Health care used to be about a sick person and a doctor or nurse trying to help them heal. Now it is about a system of bureaucracies, insurance companies, pharmaceutical companies, regulations, formularies, licenses and money. Ever one of us a cog in the vast grinding machine and all of us are being ground down into a fine dust of "healthcare consumers", "healthcare providers" and "healthcare payors". (I once received a Christmas greeting letter from a home care agency addressed "Dear Referral Source"). I think it may be too late to go back to being people again, but I think if we don't start there no grand plan to save us all will ever work.

I don't have many easy solutions but I have some pretty clear ideas about where things went wrong and what some of the problems are. It is not about greedy insurance executives or evil malprctice lawyers vs noble doctors either. Every player in this drama: doctors, nurses, patients, administrators, insurance companies, drug companies and politicians contributes to the problems. Modern medicine is capable of some nearly miraculous things but somewhere along the way possibility became the standard and everyone wants nothing less than miracles daily. But miracles are expensive and in a time of limited resources we as a society are not budgeting well. Doctors are supposed to advocate for their patients. I am not sure who advocates for society. I am hoping that the upcoming election will start some meaningful discussion on expectations and possibilities.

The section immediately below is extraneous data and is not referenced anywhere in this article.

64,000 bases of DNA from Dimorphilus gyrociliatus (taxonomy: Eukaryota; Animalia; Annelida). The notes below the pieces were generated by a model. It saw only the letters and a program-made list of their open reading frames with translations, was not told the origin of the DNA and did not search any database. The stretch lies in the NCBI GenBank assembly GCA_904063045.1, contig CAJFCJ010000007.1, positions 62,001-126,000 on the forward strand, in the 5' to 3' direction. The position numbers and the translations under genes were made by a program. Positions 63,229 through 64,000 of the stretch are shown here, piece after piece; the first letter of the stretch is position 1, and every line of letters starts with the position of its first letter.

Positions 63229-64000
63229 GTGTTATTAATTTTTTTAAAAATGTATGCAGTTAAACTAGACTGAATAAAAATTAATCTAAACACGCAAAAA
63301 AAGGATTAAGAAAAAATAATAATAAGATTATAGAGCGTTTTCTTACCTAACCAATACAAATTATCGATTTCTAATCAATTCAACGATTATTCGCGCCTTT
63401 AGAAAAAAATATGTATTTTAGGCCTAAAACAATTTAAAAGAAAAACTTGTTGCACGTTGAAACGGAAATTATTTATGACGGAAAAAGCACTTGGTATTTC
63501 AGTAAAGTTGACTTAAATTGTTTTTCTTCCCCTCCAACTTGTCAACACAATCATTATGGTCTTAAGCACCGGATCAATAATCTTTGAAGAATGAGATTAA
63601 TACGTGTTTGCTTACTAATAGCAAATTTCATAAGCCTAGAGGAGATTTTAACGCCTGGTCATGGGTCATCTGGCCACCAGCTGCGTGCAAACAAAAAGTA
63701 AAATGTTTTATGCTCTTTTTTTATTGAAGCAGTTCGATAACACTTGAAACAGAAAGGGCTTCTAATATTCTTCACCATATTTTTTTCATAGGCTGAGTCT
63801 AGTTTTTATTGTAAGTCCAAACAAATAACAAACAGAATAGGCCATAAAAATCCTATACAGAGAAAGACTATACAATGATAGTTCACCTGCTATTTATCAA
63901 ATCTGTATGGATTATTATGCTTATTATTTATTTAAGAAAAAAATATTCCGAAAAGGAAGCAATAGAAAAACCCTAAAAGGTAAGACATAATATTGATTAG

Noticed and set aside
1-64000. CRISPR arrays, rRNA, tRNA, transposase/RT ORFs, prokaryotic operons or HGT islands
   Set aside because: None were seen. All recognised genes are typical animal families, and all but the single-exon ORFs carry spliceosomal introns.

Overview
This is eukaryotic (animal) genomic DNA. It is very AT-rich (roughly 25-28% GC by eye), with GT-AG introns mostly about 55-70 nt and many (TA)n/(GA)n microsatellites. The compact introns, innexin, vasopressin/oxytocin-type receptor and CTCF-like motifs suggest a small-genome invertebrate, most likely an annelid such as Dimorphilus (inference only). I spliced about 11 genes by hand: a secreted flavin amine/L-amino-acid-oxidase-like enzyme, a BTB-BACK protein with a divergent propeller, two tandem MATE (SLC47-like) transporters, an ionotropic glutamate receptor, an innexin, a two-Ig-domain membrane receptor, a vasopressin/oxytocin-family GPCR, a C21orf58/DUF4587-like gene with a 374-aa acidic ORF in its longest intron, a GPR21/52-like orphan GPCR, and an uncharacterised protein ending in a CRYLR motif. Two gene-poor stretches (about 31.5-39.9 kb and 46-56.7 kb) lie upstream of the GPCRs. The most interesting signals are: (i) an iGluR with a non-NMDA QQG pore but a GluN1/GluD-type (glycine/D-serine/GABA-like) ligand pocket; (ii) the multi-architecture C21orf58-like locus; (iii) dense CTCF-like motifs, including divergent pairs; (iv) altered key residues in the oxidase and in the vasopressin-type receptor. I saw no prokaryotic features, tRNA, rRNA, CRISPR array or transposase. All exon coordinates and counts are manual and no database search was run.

I would be happy to just take care of my patients--some of them people who have been with me since I was an intern -- and not worry about which medicine will be covered by the formulary and how many forms I will have to fill out to get it and whether I should code up a notch for the extra time I spent writing down each medicine so they won't get mixed up and whether that will flag me in some computer as an outlier and trigger an audit requiring me to send in copies of all of my chart notes for the last five years then wait for six months to receive payment and will it be enough to pay my rent this month and do this every fifteen minutes twenty times a day. (Yes it really is like that.) There are moments of transcendence when someone who has been in pain for months says "I slept last night and nothing hurt" or when it is not bad news or when it was cancer five years ago and they are cancer-free today because I did the right things then. I only need a little of that to go on a long time treading slowly through the tarpit.

This is a long beginning and much pouring out of soul. Where I go from here? Don't know, but for whomever reads this--thanks for listening.

4 comments:

Mary said...

What a wonderful post! I have an appointment with you tomorrow and was checking to see if your book of poems was out. I found myself on this site. I love the poems you put up--heartbreaking but absolutely beautiful. And it's so interesting and thought-provoking to read a bit about your medical life. Thank you!

Mary Luddy

Clark-Sayles said...

You get to be very first comment on my very first blog--thanks for looking

Mary said...

What a great blog and website.. !!!! I love the layered richness of your poems... they pull me right into them, just what I love the most about poetry... Can't wait till the book is out... And I loved your thoughts on the state of medicine.. Keep on trudging through the tarpit.. It makes me happy my last Doctor retired and I found you! ( I knew I was in the right place after my first appointment with you.. )

Fat Bastardo said...